the cornucopia

is this the last olympus pen wide?

copyright the olympus circle/john foster


Pen Wide held in the Olympus Archives

INTRODUCTION: This is a small but hopefully interesting article written for Quest, the Magazine of The Olympus Circle. This appeared in the March 2005 issue (No 7) and draws on further research done following publication of the Viewfinder Pen Book into the desirable Pen Wide production pattern and numbers manufactured. ~~~~~

It is well known we can date V/F Pens but why should we? For me a large part of collecting is knowing how old my examples are and how early they are in the series. Amongst collectors is there anyone who would not like to own the earliest or last example of a particular model? Itís all part of the appeal of collecting. Having an early example in a series can be very illuminating especially when you compare it to any later ones you may have. I learned a lot about my collection by comparing them in this way. But doesnít the serial number tell us much the same thing? Not quite. Serial numbers are a simple progression of a numbering system over production time. A single serial number tells us a little, but if it is correlated with a date code it can tell us much more. But there is a problem with serial numbers; for many reasons a camera might be fitted with a new top or bottom plate thus removing its authenticity. For researchers like me this presents problems when trying to put together a sequence of production within a series. Having the serial number and date code correlated makes it much easier to spot the oddity in a range of collected data. In turn being able to remove such oddities is essential for research into production patterns where the company will not release production information. And of course, it is possible to determine whether your example is completely authentic, also very useful when researching early models.

Does Olympus date code its products? In the main the simple answer is yes. Certainly the V/F Pen series is dated throughout its life span of 25 years, though the date code marking and position change over time. Early Pens and those fitted with an accessory shoe have the date code machine stamped or hand written on the aluminium block exposed when the shoe cover is removed. Later Pens or ones without shoes have the code on the reverse of the film pressure plate. Both are reasonably easy to observe, requiring only a little dexterity. Date codes are a collection of numbers, letters and hieroglyphics, some hand written in china-graph pencil and others machine printed.

Viewfinder Pen camera hidden date code

What does the code tell us? Depending on the series it tells us the month and year of production and in some cases the factory where it was made. Codes follow the American format where the first number equates to the year, and the second to the month of production.

There should be two numbers, or a number and a letter and in some cases an additional hieroglyphic meaning year, month and factory. Where, as in the case of some viewfinder Pens, the production might span a decade or more, all this information is useless unless we have the overall production run. There is normally some received wisdom relating to production periods available from general sources. But as regards the real question, that is numbers made, Olympus is generally silent. This being so, sound data such as correct correlation between date code and serial numbers is essential.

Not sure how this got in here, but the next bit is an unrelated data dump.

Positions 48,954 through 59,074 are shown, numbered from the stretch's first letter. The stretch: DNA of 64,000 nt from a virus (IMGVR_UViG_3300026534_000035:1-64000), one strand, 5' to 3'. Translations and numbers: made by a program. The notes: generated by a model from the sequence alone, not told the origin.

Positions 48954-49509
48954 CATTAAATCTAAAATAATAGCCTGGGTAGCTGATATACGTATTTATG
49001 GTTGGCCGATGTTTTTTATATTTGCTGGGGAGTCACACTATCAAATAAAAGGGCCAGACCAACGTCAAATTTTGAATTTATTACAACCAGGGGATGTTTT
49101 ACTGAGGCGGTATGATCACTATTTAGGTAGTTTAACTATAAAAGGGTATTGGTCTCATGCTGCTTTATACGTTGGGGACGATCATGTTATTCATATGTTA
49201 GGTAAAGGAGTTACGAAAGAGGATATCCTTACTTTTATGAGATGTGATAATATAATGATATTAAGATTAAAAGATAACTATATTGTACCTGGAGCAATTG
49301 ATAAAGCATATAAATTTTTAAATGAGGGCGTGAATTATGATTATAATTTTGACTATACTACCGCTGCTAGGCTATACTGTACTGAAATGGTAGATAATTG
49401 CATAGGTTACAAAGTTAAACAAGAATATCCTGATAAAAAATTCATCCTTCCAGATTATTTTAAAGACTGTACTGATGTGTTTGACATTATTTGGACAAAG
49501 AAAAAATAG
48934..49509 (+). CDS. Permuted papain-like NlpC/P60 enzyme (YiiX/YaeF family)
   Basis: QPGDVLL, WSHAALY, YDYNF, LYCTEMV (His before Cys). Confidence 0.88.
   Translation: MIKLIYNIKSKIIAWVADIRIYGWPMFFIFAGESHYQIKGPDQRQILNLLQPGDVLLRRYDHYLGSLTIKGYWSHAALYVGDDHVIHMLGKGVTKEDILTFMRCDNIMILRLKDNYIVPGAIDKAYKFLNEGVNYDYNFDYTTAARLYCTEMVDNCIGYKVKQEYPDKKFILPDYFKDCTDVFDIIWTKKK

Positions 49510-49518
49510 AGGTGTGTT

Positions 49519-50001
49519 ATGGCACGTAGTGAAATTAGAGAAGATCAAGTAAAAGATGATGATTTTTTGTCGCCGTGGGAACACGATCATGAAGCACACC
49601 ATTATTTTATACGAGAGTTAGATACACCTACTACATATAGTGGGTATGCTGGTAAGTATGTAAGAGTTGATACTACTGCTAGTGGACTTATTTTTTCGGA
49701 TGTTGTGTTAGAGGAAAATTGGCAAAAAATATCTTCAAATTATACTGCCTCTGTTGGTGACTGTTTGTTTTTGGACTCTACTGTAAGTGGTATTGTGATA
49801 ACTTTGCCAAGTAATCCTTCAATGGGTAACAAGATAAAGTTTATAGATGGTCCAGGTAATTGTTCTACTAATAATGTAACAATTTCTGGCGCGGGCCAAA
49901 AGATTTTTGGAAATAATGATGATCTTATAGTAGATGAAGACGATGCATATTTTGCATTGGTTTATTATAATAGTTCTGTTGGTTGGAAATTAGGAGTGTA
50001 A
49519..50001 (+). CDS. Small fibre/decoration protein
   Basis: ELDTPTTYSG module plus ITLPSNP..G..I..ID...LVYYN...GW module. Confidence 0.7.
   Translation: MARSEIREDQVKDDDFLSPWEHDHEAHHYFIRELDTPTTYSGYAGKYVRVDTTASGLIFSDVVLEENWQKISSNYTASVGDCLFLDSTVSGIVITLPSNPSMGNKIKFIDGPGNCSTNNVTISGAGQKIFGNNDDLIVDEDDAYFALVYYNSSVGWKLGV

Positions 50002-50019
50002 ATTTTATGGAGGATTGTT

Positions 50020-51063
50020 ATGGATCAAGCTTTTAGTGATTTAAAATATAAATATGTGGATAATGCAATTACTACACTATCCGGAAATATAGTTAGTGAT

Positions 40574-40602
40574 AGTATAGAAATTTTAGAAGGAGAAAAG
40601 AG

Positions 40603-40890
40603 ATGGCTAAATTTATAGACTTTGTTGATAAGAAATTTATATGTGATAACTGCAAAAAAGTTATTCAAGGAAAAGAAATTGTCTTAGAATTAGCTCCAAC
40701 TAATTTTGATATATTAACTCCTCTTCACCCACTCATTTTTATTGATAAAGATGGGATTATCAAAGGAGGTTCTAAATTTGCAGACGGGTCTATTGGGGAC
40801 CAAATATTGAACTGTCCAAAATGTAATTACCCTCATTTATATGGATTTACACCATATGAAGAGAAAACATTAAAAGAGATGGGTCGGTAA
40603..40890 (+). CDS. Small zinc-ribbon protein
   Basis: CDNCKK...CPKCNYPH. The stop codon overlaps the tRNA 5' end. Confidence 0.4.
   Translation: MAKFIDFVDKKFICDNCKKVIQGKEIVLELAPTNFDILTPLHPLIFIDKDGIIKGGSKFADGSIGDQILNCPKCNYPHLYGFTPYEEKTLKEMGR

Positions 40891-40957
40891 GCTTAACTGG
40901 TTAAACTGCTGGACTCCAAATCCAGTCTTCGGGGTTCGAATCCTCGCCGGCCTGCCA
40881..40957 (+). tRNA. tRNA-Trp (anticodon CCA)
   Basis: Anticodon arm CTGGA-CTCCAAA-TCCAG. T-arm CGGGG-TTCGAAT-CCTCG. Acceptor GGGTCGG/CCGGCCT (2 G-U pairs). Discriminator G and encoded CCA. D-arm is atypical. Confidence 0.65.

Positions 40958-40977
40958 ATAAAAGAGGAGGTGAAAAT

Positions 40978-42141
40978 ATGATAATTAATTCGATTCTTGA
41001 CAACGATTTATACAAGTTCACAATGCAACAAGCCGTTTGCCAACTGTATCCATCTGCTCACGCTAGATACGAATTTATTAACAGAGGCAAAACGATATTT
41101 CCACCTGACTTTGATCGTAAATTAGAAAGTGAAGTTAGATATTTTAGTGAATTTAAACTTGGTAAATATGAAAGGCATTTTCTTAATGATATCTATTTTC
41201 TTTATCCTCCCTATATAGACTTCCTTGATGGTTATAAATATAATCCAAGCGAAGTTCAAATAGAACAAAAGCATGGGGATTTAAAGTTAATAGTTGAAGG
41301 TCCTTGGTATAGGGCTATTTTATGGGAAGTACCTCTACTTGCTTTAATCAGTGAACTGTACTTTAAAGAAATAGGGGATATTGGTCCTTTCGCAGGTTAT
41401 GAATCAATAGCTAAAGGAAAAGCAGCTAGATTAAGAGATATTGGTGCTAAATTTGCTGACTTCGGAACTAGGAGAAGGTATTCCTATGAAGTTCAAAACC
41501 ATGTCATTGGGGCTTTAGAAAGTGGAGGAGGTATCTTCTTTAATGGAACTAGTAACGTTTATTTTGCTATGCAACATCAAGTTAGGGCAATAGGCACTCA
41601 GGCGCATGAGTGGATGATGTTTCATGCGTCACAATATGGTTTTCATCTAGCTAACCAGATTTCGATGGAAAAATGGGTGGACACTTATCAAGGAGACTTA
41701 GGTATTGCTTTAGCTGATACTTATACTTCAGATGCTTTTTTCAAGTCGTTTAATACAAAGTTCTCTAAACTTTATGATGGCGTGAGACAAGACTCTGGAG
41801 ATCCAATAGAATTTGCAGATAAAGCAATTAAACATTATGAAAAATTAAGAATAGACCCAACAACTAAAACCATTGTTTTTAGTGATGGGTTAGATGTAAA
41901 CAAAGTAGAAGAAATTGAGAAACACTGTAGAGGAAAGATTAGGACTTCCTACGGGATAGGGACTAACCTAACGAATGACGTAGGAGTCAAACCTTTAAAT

Read codes from Olympus technical literature

We can use the information from Pen cameras along side published production periods to study the production pattern of a model. We can also use combinations of date codes, serial numbers and production periods to predict numbers made where this is unknown. Or we can use simple maths to predict any missing part of the total information we would like to have. I found the most accurate predictions made with my collected research data related to very short runs and low number models such as the Pen Wide. In the case of Pen Wide the mathematical or statistical prediction of numbers made was 20,088. The production numbers when released show total Pen Wide production to be 21,077 pieces. My figures were 989 adrift, an error of less than 5%. Although I had a surprising amount of Pen Wide data, the self same prediction could have been made with good data from as little as 4 or 5 cameras.

In conclusion, it is interesting to note that the Pen W held in the Olympus archives, the one that appears in most published material about the camera, is almost certain to be the last Pen Wide made. Its serial number is 121327 making it 21,327th off the line. The difference between the last number made (or more correctly fit for sale) and the number produced is 21327 Ė 21077 = 250; this figure is likely to represent line losses. This in itself is an interesting statistic for nowhere in general reading is mention made of line loss, but such losses are inevitable. Using these figures the percentage line loss is calculated at a tad over 1.1 percent. Manipulating even small amounts of data enables the researcher to present a plausible and quite accurate account of an unrecorded production process that occurred decades ago.

Thanks to John Foster, Editor, Quest (author) and the Executive Committe of The Olympus Circle in whom copyright vests.


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Posted 06/06/2005 Copyright © 2005 John Foster